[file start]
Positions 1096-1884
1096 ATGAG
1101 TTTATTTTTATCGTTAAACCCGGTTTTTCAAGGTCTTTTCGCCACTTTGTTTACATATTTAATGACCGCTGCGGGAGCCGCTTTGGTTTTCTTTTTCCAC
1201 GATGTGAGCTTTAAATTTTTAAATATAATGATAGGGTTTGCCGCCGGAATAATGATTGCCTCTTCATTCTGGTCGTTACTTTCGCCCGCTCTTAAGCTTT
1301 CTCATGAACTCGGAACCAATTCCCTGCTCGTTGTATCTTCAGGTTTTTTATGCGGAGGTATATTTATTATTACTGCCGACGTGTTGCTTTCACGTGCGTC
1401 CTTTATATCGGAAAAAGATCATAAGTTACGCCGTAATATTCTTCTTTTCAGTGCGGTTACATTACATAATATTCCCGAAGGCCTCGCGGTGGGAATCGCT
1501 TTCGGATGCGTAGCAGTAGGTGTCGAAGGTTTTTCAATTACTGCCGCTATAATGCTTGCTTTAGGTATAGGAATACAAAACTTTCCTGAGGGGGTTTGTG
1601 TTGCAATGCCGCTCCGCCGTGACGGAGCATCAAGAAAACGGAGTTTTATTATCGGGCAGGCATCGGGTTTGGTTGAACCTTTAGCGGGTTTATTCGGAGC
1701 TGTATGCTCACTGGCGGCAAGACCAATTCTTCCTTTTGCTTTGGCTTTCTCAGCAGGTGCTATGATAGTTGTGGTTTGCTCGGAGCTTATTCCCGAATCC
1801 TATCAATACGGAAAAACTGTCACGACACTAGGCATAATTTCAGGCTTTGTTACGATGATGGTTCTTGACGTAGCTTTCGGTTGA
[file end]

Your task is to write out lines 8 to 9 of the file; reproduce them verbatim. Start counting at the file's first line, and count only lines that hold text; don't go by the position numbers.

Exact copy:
1601 TTGCAATGCCGCTCCGCCGTGACGGAGCATCAAGAAAACGGAGTTTTATTATCGGGCAGGCATCGGGTTTGGTTGAACCTTTAGCGGGTTTATTCGGAGC
1701 TGTATGCTCACTGGCGGCAAGACCAATTCTTCCTTTTGCTTTGGCTTTCTCAGCAGGTGCTATGATAGTTGTGGTTTGCTCGGAGCTTATTCCCGAATCC